EU on brink: Italians lash out at bloc over coronavirus – ‘Better to LEAVE Brussels!’

The EU’s response to the coronavirus crisis, which is spreading across the continent, has sparked fury in Italy, with politicians insisting it “would be better to leave Brussels”. Italian bosses have warned the coronavirus could claim its next victim – Europe.

The economy of the 27-nation EU is on the brink of plunging into a deep recession after lockdown measures were imposed in nations across the continent from mid-March to halt the pandemic.

The bloc agreed a rescue package worth half a trillion euros to aid battered economies on Thursday.

But it was not without fraught discussions between the more fiscally conservative north and the indebted south, which has been hit hard by the pandemic and pushed for unprecedented measures like issuing joint EU debt.

Italian MEP Adinolfi (Lega) said: “The EU response to the coronavirus crisis has been inadequate. It would be better to leave Brussels.

“If this is what the EU is about, perhaps it is better to collect signatures for the referendum to abandon Brussels.”

Meanwhile, Maurizio Verona, mayor of Stazzema in Tuscany, wrote to German Chancellor Angela Merkel saying: “The next victim of COVID-19 will be Europe unless there is more solidarity between states”.

EU finance ministers signed off a half-a-trillion euros deal to support coronavirus-battered economies last week, but left open the question of how to finance recovery in the bloc headed for a steep recession.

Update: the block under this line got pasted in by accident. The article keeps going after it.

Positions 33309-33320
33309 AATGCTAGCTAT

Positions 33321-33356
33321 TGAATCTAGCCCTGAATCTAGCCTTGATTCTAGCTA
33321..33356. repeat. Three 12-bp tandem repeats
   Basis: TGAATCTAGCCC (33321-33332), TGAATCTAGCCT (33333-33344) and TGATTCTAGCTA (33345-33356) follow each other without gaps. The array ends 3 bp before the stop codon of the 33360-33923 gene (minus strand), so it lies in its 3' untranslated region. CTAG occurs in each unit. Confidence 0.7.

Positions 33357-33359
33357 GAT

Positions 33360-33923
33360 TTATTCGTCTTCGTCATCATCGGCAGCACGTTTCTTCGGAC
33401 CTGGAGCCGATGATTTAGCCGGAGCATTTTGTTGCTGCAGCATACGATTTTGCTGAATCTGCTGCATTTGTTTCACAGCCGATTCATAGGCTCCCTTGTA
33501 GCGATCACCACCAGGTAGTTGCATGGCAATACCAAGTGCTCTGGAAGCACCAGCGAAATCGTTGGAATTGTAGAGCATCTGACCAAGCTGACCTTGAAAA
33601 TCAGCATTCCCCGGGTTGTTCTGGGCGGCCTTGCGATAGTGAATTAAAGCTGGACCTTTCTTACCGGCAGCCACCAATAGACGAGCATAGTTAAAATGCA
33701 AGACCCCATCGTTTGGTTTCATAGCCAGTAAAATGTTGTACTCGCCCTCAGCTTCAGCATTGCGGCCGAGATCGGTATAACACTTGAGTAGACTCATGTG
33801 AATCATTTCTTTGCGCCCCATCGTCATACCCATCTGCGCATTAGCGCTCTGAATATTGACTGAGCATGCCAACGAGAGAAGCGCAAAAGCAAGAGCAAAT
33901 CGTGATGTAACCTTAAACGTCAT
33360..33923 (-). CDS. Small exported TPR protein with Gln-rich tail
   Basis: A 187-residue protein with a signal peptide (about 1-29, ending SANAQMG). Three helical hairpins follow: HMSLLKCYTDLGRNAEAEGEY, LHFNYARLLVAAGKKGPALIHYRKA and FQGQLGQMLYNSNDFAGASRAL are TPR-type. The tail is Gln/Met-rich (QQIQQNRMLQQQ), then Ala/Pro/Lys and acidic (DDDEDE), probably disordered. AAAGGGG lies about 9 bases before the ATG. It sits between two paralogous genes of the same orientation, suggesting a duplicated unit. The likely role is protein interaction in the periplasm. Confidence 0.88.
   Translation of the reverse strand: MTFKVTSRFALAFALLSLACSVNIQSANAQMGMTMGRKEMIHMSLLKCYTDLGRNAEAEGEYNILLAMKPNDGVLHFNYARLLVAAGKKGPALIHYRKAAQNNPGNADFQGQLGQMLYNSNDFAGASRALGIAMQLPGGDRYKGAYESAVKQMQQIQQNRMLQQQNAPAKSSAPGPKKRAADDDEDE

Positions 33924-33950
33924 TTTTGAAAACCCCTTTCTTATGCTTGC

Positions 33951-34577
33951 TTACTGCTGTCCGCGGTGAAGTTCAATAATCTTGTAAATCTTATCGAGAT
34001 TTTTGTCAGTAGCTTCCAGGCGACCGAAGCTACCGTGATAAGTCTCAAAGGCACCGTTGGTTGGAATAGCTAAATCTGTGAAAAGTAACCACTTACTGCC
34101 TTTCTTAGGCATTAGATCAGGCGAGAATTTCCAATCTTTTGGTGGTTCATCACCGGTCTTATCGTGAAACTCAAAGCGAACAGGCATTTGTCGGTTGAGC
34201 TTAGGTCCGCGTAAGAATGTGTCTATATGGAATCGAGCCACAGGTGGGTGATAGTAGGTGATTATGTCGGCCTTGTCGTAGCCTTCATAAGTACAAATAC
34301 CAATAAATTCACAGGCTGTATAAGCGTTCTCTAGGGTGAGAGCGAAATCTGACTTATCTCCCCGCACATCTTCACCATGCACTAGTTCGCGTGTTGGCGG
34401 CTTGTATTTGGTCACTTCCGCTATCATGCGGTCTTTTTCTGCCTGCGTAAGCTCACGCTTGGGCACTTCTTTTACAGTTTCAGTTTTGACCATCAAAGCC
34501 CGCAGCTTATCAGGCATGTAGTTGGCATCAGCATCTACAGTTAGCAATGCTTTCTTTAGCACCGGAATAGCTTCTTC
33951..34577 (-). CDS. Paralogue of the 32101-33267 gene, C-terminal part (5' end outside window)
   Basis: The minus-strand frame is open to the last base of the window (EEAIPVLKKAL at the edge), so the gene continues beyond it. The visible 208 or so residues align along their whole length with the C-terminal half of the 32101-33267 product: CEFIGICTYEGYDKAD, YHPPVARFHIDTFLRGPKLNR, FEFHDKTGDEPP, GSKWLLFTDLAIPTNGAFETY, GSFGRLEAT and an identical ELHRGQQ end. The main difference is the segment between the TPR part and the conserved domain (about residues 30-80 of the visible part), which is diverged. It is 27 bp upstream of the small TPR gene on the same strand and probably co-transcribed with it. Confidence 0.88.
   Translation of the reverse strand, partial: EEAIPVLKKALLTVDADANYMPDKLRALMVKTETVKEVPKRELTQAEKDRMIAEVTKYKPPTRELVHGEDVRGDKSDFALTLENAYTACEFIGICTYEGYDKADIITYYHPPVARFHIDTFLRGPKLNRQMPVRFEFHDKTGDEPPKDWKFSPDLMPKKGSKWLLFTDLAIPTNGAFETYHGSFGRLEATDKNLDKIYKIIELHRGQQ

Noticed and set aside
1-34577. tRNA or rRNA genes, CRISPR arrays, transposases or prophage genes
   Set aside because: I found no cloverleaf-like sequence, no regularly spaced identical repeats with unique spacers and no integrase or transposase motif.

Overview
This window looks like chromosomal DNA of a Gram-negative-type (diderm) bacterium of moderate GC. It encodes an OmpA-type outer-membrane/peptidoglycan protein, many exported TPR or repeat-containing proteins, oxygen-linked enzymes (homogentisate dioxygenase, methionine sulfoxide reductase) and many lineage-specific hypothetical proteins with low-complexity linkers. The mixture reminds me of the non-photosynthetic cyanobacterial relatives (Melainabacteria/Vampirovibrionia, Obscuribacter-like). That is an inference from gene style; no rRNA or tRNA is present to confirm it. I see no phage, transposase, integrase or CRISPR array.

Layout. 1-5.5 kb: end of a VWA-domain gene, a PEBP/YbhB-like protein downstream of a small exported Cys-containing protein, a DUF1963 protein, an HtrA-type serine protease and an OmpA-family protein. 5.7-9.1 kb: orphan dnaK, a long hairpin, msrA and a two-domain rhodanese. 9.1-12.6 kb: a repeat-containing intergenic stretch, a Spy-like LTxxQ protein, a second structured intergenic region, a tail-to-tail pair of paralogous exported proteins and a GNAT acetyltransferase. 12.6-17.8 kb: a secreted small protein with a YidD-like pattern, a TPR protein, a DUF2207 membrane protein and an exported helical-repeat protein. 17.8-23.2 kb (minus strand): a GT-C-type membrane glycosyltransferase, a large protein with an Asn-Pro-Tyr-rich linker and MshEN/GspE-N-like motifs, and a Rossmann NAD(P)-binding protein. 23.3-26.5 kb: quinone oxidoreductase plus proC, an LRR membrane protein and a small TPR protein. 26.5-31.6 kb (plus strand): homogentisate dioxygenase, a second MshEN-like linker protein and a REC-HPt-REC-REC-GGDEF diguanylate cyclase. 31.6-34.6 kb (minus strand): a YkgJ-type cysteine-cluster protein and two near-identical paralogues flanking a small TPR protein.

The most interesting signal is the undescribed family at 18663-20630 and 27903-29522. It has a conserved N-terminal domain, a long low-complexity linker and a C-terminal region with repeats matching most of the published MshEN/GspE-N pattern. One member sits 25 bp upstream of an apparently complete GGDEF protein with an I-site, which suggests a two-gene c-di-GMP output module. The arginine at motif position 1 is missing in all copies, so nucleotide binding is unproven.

The agreement was reached after EU powerhouse Germany, as well as France, put their feet down to end opposition from the Netherlands over attaching economic conditions to emergency credit for governments weathering the impacts of the pandemic and offered Italy assurances that the bloc would show solidarity.

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But the deal did not mention using joint debt to finance recovery – something Italy, France and Spain pushed strongly for but which was a red line for Germany, the Netherlands, Finland and Austria.

For weeks, EU member states struggled to put on a united front in the face of the pandemic, squabbling over money, medical equipment and drugs, border restrictions and trade curbs, amid fraught talks laying bare their bitter divisions.

Southern EU states, led by Italy, demanded far-reaching measures like issuing joint debt, clashed with the Netherlands, which acted as the bulwark of the fiscally conservative north, which is calling for more restraint and narrowly focused measures.

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Mauro Ferrari, former president of the European Research Council, said he was “disappointed” in the EU’s response.

He said: “I have been extremely disappointed by the European response to COVID-19, for what pertains to the complete absence of coordination of health care policies among member states, the recurrent opposition to cohesive financial support initiatives, the pervasive one-sided border closures, and the marginal scale of synergistic scientific initiatives.”

Jean-Paul Fitoussi, from Science Po in Paris, said the package amounts to “collective suicide”, telling the Daily Telegraph: “If there is no real mutualisation of debt, we will either slide further underwater, or take the inevitable politically incorrect step and say, ‘Enough is enough, let’s get out’”.

It comes after Italian Prime Minister Giuseppe Conte warned the very future of the EU was at stake over its response to the coronavirus.

Mr Conte said: “We need an economic and social response at the European level.

“It’s a big challenge to the existence of Europe.

“If Europe fails to come up with a monetary and financial policy adequate for the biggest challenge since World War Two, not only Italians but European citizens will be deeply disappointed.

“If we do not seize the opportunity to put new life into the European project, the risk of failure is real.”

Additional reporting by Maria Ortega.

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